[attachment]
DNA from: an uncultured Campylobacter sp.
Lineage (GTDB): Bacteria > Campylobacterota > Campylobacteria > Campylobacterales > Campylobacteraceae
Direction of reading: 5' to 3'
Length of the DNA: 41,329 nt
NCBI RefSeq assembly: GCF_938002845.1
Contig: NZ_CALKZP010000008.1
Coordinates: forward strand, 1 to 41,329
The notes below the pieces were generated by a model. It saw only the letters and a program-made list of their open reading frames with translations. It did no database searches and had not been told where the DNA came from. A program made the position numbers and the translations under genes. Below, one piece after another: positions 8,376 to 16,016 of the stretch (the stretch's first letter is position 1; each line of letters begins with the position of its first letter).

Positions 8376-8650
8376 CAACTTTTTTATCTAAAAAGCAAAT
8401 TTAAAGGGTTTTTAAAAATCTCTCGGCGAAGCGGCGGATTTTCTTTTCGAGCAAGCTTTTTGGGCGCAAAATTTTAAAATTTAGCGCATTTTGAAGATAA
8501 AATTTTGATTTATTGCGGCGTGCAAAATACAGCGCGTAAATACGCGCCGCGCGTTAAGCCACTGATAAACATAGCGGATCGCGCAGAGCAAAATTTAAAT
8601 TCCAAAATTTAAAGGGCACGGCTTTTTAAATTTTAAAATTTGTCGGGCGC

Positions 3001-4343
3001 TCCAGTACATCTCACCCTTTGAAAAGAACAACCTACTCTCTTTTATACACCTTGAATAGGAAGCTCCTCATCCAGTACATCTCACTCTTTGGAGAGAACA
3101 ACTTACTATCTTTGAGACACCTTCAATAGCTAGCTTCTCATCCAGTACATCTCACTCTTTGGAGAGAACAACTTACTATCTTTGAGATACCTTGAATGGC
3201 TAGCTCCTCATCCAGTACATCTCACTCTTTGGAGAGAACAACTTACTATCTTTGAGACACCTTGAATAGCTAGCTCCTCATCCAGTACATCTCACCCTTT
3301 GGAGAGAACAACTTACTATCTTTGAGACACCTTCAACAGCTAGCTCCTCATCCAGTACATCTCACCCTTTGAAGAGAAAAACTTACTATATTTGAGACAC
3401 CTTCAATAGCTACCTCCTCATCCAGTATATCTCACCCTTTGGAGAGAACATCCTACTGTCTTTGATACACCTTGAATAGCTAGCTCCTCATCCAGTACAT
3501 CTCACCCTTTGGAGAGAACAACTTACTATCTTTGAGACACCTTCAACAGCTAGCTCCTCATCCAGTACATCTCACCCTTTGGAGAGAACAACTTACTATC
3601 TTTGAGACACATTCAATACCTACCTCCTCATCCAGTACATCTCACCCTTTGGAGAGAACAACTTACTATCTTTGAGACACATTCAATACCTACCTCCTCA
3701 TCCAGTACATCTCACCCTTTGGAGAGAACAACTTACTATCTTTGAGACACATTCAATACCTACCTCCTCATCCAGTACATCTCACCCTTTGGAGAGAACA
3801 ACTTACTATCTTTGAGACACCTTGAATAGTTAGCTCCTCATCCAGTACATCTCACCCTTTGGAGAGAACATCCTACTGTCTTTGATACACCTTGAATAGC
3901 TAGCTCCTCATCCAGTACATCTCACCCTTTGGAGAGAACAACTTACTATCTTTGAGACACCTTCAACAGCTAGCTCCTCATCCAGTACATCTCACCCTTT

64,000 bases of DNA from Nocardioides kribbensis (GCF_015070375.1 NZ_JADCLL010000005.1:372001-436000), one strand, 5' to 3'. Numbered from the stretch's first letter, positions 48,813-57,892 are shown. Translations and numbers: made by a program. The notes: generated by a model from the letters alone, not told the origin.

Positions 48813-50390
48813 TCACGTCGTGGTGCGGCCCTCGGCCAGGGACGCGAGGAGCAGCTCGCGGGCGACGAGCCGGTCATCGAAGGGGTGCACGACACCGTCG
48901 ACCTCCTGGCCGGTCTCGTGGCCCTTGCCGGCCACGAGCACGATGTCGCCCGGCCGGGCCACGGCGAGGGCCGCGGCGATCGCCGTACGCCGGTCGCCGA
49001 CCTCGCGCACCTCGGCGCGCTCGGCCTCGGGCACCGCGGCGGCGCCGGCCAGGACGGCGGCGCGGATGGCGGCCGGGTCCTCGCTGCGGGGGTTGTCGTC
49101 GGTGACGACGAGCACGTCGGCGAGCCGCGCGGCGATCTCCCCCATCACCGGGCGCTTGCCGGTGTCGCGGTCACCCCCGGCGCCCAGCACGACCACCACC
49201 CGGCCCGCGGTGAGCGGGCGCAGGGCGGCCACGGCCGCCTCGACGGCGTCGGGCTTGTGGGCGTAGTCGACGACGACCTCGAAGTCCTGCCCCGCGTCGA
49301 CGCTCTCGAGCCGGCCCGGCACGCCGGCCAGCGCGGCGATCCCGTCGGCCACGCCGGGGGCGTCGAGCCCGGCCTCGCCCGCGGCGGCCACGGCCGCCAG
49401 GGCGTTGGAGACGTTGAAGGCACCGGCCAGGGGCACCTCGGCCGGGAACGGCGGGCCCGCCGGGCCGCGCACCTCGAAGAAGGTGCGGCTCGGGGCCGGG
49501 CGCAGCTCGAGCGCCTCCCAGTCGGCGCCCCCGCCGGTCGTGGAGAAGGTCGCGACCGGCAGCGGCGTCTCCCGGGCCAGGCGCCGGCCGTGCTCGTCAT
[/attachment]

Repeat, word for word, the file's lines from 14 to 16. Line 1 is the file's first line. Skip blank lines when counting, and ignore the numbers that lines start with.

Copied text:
Positions 3001-4343
3001 TCCAGTACATCTCACCCTTTGAAAAGAACAACCTACTCTCTTTTATACACCTTGAATAGGAAGCTCCTCATCCAGTACATCTCACTCTTTGGAGAGAACA
3101 ACTTACTATCTTTGAGACACCTTCAATAGCTAGCTTCTCATCCAGTACATCTCACTCTTTGGAGAGAACAACTTACTATCTTTGAGATACCTTGAATGGC